China’s local governments may have more than 20 trillion yuan ($3.2 trillion) of debt, former Finance Minister Xiang Huaicheng said, almost double the figure given in a 2011 report by the National Audit Office.
The combined debt of China’s central governments and the nation’s provinces and cities may currently be more than 30 trillion yuan, Xiang, who served as finance minister from 1998 to 2003, said at the Boao Forum for Asia. Local governments had 10.7 trillion yuan of debt at the end of 2010, the auditor said in its report.
“It seems the central government’s debt level is quite transparent, while local government debt isn’t, and therefore it’s not easy to get a clear picture,” Xiang said April 6. He added that since he retired, he’s no longer “within the system” and that his comments on government debt are based on his own personal estimates.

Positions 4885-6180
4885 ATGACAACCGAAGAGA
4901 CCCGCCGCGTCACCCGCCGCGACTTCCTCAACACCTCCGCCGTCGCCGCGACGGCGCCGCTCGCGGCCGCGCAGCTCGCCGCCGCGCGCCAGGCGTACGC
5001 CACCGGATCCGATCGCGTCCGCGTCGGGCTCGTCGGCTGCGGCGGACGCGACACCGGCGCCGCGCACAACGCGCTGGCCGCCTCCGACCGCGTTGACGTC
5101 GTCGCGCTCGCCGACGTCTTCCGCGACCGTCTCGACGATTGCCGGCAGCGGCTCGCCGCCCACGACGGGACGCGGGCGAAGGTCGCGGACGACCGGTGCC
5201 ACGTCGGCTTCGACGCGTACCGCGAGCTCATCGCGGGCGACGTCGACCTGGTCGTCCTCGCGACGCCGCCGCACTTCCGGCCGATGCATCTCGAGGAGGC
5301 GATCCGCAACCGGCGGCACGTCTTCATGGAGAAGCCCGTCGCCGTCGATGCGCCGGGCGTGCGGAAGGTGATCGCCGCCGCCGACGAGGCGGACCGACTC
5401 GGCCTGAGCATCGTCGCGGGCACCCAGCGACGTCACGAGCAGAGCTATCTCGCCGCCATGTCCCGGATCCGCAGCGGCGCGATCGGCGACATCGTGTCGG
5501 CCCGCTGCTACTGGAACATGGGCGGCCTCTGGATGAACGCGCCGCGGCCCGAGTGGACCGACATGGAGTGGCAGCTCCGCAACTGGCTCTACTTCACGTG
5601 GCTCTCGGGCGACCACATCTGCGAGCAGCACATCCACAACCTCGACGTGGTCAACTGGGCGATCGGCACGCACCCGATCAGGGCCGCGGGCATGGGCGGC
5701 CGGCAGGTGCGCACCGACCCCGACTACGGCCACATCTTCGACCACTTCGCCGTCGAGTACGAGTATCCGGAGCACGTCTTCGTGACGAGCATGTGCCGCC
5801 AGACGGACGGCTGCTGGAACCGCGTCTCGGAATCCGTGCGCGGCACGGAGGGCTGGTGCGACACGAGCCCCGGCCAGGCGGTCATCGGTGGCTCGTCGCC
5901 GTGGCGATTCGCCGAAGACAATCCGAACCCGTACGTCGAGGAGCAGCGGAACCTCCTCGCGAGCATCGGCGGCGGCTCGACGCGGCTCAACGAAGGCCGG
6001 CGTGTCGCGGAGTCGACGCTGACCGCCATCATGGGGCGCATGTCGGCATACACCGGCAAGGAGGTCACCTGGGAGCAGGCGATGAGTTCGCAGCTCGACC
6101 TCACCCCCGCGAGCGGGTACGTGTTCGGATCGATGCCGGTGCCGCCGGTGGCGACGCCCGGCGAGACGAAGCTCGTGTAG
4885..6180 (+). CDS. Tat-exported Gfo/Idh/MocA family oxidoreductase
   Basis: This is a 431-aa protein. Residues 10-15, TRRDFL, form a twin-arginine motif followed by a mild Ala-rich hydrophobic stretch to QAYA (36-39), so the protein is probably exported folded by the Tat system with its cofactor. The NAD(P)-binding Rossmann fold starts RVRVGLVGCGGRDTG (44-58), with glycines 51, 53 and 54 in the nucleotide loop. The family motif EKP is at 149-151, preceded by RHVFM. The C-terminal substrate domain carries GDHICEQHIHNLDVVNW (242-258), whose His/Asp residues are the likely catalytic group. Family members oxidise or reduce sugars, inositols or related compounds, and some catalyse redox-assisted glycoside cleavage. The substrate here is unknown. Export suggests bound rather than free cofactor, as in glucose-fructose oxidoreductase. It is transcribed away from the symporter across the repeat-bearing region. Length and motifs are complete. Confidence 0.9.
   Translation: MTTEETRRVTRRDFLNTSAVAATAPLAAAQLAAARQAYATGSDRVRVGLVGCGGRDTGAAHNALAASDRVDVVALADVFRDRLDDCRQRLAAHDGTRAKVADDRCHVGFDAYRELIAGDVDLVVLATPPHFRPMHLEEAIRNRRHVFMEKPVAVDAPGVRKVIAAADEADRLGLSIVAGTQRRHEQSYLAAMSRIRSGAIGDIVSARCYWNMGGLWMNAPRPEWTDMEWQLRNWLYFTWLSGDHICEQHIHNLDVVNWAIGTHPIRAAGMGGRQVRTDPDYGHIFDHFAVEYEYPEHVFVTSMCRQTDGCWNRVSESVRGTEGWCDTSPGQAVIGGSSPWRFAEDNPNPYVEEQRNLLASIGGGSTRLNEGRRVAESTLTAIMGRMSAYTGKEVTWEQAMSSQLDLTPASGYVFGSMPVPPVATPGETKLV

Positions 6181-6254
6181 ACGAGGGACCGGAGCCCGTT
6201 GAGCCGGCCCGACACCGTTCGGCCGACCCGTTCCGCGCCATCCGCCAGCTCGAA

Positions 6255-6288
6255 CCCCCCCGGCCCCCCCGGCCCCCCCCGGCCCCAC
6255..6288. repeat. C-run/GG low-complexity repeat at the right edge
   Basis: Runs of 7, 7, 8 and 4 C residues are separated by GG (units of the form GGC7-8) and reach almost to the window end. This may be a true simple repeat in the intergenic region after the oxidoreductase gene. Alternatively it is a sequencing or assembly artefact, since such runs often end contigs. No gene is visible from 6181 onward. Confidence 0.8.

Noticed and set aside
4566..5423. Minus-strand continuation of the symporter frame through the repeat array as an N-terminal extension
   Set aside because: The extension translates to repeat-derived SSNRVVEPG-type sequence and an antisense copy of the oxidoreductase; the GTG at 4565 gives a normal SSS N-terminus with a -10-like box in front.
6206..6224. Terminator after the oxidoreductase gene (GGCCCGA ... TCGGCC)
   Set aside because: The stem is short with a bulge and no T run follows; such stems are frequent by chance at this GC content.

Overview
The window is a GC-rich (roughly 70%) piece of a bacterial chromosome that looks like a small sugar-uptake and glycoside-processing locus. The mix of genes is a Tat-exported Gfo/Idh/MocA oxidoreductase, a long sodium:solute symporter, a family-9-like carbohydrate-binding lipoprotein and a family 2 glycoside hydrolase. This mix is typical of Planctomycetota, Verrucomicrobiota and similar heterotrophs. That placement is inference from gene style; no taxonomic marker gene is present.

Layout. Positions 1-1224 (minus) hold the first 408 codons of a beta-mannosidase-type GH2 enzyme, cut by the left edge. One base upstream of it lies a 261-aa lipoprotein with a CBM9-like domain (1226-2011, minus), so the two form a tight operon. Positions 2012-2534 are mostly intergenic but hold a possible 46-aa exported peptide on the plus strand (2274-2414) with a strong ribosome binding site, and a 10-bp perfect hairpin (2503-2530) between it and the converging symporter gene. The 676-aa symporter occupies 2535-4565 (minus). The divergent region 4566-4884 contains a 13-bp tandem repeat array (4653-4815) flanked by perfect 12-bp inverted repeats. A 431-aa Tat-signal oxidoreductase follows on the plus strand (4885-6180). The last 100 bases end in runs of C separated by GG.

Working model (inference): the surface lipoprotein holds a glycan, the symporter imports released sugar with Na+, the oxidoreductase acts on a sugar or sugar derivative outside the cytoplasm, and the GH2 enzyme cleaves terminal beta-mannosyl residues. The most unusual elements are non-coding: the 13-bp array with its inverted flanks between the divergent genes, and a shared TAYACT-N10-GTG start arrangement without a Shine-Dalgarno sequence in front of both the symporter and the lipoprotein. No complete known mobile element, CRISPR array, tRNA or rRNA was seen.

China has sought to curtail borrowing by local governments because of concerns that banks will be saddled with bad debts. The nation’s central bank estimated in 2011 that local governments, which are barred from directly taking bank loans or selling debt, had set up more than 10,000 financing arms to fund the construction of roads, bridges and sewage plants.
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